Dichasium


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Related to Dichasium: cymose

dichasium

[dī′kā·zhē·əm]
(botany)
A cyme producing two main axes from the primary axis or shoot.
McGraw-Hill Dictionary of Scientific & Technical Terms, 6E, Copyright © 2003 by The McGraw-Hill Companies, Inc.
The following article is from The Great Soviet Encyclopedia (1979). It might be outdated or ideologically biased.

Dichasium

 

the inflorescence in plants of the cymose type. The primary axis in dichasium ends in a single apical flower. From the two opposite axils under that flower two lateral branches develop that exceed the primary axis in height and also end in flowers, which blossom later. On each of them in turn, two more lateral branches develop that overtake them in height and end in apical flowers, which blossom still later, and the process continues. Dichasium is typical for many plants of the family Caryophyllaceae and others. Sometimes branching and growth in dichasium is disturbed somewhat and inflorescences form that outwardly do not resemble dichasium (as in so-called false whorls in plants of the family Labiatae).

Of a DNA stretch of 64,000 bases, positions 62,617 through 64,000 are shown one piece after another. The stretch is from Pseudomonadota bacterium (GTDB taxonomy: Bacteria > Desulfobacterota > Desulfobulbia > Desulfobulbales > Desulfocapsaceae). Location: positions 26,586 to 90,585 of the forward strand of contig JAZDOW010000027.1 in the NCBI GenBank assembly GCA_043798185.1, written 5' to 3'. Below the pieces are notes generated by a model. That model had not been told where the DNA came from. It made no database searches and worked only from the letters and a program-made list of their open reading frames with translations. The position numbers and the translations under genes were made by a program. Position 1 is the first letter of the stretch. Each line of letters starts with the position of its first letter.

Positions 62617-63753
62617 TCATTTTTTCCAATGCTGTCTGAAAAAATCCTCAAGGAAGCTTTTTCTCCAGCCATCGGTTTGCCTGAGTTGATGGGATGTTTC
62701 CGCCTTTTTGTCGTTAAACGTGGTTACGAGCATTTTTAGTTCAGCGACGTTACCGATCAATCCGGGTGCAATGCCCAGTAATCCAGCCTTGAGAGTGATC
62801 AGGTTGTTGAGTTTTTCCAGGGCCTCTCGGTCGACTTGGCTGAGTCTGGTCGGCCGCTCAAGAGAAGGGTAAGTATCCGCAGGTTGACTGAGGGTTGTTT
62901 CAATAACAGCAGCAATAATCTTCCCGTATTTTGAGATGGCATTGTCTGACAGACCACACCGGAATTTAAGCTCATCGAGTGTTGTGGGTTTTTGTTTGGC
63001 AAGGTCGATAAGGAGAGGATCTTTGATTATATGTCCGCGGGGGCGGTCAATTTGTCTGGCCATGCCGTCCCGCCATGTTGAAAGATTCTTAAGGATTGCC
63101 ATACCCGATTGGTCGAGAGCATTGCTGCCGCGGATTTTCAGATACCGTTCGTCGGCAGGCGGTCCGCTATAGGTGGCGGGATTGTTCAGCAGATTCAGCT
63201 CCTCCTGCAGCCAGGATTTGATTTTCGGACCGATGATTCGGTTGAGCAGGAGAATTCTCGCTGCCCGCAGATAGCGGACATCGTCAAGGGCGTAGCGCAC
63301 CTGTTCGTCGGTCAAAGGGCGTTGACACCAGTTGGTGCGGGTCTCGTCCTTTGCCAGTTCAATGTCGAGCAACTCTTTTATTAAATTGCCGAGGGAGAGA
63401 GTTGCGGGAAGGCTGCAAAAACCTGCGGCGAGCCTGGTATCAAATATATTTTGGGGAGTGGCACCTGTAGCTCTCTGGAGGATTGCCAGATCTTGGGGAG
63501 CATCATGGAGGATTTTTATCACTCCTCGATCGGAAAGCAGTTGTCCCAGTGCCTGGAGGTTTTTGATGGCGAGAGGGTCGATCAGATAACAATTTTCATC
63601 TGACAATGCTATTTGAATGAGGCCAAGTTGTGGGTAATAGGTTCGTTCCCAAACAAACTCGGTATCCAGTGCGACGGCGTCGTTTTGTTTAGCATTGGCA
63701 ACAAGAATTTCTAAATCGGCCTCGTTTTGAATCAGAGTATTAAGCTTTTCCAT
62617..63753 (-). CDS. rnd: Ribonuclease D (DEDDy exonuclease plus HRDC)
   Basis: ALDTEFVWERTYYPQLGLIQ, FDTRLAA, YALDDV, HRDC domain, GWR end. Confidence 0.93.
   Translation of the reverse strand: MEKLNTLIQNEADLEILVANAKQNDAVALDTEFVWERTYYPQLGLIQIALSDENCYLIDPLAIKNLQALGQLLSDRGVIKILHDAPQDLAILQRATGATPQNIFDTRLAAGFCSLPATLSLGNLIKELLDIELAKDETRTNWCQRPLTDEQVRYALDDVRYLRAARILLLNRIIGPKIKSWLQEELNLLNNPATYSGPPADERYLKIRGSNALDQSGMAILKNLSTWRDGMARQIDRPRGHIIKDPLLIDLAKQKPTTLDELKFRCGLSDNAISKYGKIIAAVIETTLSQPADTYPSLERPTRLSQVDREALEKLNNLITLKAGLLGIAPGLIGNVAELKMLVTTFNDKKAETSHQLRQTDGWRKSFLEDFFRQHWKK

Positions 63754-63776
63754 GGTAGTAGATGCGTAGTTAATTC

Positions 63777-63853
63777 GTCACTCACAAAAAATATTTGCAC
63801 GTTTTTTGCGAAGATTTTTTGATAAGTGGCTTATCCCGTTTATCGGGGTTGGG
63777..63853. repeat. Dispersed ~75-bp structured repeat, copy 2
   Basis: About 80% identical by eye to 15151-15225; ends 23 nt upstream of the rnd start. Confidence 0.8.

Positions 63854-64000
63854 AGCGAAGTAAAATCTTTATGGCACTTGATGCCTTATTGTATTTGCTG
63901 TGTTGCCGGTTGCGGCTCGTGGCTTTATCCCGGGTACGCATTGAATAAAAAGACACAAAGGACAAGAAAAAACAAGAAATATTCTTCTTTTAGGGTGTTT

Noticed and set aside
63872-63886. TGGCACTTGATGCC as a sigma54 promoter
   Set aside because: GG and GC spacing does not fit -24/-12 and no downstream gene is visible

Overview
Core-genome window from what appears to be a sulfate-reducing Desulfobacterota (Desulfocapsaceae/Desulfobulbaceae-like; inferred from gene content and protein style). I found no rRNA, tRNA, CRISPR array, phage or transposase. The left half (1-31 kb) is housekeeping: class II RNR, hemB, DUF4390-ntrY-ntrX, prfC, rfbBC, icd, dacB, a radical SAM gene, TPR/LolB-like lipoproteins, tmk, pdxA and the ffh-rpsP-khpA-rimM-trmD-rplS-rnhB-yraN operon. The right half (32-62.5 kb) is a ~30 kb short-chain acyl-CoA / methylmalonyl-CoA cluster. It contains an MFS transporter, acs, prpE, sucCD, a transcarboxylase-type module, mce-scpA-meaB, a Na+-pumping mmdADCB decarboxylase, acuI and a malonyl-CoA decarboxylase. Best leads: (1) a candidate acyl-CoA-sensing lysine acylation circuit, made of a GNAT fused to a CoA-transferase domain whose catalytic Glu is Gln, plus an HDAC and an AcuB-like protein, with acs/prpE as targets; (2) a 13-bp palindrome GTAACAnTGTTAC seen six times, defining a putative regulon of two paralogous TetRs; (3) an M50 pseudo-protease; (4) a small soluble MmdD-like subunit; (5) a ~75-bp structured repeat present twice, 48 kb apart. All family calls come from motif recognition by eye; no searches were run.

The Great Soviet Encyclopedia, 3rd Edition (1970-1979). © 2010 The Gale Group, Inc. All rights reserved.
References in periodicals archive ?
Flowers opening first in each dichasium are most likely to produce fruits, whereas later opening ones are much more resource limited (Herrera 1991).
The hermaphroditic flowers, blooming in May-July, are arranged in a bracteate dichasium, with pollinations performed by many insect species (Hovsgaard and Vejsnaes 1990).